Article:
secure-delete is software which tailors well for your paranoid-based Librem laptop and smartphone and looks attractive for cryptopunk ideas of Purism.
It consists of several utitilities:
sdmem — cleans your RAM, filling free space of it with zeroes or random data in multiple cycles;
sfill — cleans free space on disks (with the same method);
swap — cleans your swap (same);
srm — deletes specified file securely (same), use it instead of rm when needed.
Install it with single command:
$ sudo apt install secure-delete
$ man secure-delete # IMHO, flags -f and -ll are the optimal choice for balance within perfomance and security, but do your own experiments
Then you can setup your cron daemon somehow, e. g. wipe your memory everyday at 05:00 and wipe your swap and memory cards (eMMC & microSD) on day-of-month 1.
I think this is complicated because in theory the SSD itself erases the ‘sector’ each time the sector is written. So a disk sector that becomes unused is going to be erased on way or another.
That would then make the choice of ‘random data’ a bad thing on an SSD, in the sense that the disk sector ends up being written twice in the process of going from used to unused to used.
Worse still is if the disk contains an encrypted file system and this is operating above the encryption layer (because in that case a sector of zeroes becomes ‘random data’ by the time it hits the disk). On the other hand, if this is operating below the encryption layer then this leaks information about the utilisation and placement of data on the disk.
Also just a reminder: little disks will loose life cycle faster than larger ones.
If that tool is good or bad depends on the personal needs. With disk encryption (and strong password) we usually don’t need to delete files in such way anymore.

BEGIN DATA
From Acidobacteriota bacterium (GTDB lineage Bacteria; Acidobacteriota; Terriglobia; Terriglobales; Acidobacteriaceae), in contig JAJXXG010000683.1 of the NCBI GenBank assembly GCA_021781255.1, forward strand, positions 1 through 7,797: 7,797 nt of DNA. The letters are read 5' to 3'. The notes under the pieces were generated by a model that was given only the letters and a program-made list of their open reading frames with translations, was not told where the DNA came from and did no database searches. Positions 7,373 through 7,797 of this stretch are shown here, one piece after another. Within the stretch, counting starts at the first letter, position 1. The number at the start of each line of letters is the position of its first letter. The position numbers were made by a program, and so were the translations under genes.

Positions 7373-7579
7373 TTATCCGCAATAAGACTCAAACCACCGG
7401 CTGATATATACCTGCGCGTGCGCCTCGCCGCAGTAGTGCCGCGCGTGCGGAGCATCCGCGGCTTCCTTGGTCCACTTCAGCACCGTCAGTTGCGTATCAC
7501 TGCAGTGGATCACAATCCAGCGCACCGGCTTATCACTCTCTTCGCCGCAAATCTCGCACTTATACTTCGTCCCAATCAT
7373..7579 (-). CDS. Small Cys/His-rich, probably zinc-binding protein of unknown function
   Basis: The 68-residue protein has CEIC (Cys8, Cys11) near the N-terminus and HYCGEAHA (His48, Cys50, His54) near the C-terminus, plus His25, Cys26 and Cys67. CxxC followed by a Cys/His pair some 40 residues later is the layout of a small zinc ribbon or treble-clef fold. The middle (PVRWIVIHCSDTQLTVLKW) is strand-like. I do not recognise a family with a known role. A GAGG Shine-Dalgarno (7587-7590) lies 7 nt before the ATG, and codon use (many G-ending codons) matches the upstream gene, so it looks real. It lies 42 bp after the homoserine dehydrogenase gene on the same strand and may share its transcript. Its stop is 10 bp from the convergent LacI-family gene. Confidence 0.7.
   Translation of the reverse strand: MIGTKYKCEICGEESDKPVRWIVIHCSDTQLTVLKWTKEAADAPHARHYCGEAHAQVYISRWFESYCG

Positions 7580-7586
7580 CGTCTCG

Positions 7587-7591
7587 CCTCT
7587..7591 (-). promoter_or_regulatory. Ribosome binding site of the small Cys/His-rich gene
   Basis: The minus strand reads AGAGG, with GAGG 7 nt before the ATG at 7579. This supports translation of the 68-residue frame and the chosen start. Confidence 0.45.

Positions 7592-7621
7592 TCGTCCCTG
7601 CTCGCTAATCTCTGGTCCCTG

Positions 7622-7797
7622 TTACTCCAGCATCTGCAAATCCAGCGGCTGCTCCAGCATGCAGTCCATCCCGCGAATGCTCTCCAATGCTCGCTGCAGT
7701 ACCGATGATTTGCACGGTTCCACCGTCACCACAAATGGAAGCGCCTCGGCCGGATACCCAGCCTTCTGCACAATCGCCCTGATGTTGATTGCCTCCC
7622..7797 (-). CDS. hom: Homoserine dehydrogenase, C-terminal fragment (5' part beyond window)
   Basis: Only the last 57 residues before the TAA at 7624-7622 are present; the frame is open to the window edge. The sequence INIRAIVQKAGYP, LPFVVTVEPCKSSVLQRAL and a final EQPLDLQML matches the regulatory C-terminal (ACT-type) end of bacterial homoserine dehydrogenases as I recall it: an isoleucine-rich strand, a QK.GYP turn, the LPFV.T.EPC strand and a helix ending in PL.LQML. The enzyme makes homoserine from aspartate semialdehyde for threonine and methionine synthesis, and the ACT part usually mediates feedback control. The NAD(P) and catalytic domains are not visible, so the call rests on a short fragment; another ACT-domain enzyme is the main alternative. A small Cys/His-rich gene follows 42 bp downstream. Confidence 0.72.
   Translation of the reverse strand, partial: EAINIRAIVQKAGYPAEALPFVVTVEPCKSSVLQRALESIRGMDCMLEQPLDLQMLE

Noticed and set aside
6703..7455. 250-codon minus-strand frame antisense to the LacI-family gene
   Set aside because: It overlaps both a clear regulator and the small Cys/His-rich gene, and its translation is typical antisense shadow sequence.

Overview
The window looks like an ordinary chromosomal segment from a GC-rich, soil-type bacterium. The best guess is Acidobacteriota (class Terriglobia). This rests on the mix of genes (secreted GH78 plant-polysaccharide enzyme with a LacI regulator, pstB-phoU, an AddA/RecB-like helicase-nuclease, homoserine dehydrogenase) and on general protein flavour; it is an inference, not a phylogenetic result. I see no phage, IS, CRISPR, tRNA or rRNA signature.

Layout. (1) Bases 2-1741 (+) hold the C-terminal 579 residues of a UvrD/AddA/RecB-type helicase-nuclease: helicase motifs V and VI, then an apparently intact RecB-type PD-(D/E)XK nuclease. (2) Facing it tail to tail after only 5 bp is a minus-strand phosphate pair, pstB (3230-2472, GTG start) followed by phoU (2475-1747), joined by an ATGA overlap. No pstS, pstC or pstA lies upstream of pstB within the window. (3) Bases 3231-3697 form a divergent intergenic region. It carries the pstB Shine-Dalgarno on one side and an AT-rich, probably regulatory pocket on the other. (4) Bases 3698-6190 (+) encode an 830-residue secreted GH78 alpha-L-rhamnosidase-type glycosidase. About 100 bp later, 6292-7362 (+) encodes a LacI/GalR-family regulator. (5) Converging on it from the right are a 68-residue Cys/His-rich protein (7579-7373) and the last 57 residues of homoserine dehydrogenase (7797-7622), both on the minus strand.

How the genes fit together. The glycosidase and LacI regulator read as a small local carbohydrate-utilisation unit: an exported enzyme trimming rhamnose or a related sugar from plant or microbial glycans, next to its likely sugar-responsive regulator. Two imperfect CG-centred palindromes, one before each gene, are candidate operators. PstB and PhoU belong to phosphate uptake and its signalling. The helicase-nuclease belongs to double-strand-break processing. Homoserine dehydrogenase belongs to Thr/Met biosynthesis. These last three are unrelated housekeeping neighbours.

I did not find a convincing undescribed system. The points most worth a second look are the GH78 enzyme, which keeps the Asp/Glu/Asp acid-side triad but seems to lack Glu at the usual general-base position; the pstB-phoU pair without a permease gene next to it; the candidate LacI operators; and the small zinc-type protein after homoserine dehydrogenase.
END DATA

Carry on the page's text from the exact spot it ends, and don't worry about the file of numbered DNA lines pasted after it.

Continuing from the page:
It’s more important in specific cases like the two or three files your really really want to be deleted (so this tool can be used for specific very files instead of every deletion) and here you don’t have to be worry about disk life. Another case could be that someone has access to your devices (with your permission) and you don’t want this person to have access to your deleted files.
All that doesn’t save you from people who compromised your system, but in this case such erases also doesn’t help anymore (because files got read before).
So all around it can be useful, as long as it wont be taken on every file, especially on little SSDs.
It might be cryptopunk, but it’s absolutely not useful.
As has been pointed out, on flash drives you can’t overwrite a certain sector, as the flash device opaquely maps it to any sector it wants. Not even filling all sectors is a guarantee, as the disk has some hidden spare sectors, and the confidential data could end up there, if the disk decides to swap some sectors with spare sectors.
Oh, and of course… if you have more than one partition (main, boot, swap…) on one SSD, then all of them would have to be filled simultaneously, to reduce the risk of some sectors not being overwritten.
No, because the information that the sector is unused is not stored in that sector, but somewhere else.
So yes. Encrypted disk is a much better choice.
You could even create an encrypted mini-disk that can be deleted after use. (Just create a file of the desired size, and then encrypt/format it like any disk)
RAM cleaning is the closest to useful, but of course wipes the disk cache, too. Can also just reboot
I agree that it’s more complicated even than I suggested. What I meant is that if a logical sector is used and then it becomes unused and then it becomes used again then it must be written to and in order to write to it, it has to be erased.
It is much more complicated because each time you write to a logical sector, it can be remapped (wear levelling) so that the same underlying physical sector is not written to each time.
So basically SSD is a nightmare from a security perspective.
I thought though that TRIM is supposed to deal with that.?? But then in that case I don’t think you want software like the above writing to unused sectors before they get TRIMmed (since writing to them could cause a remap).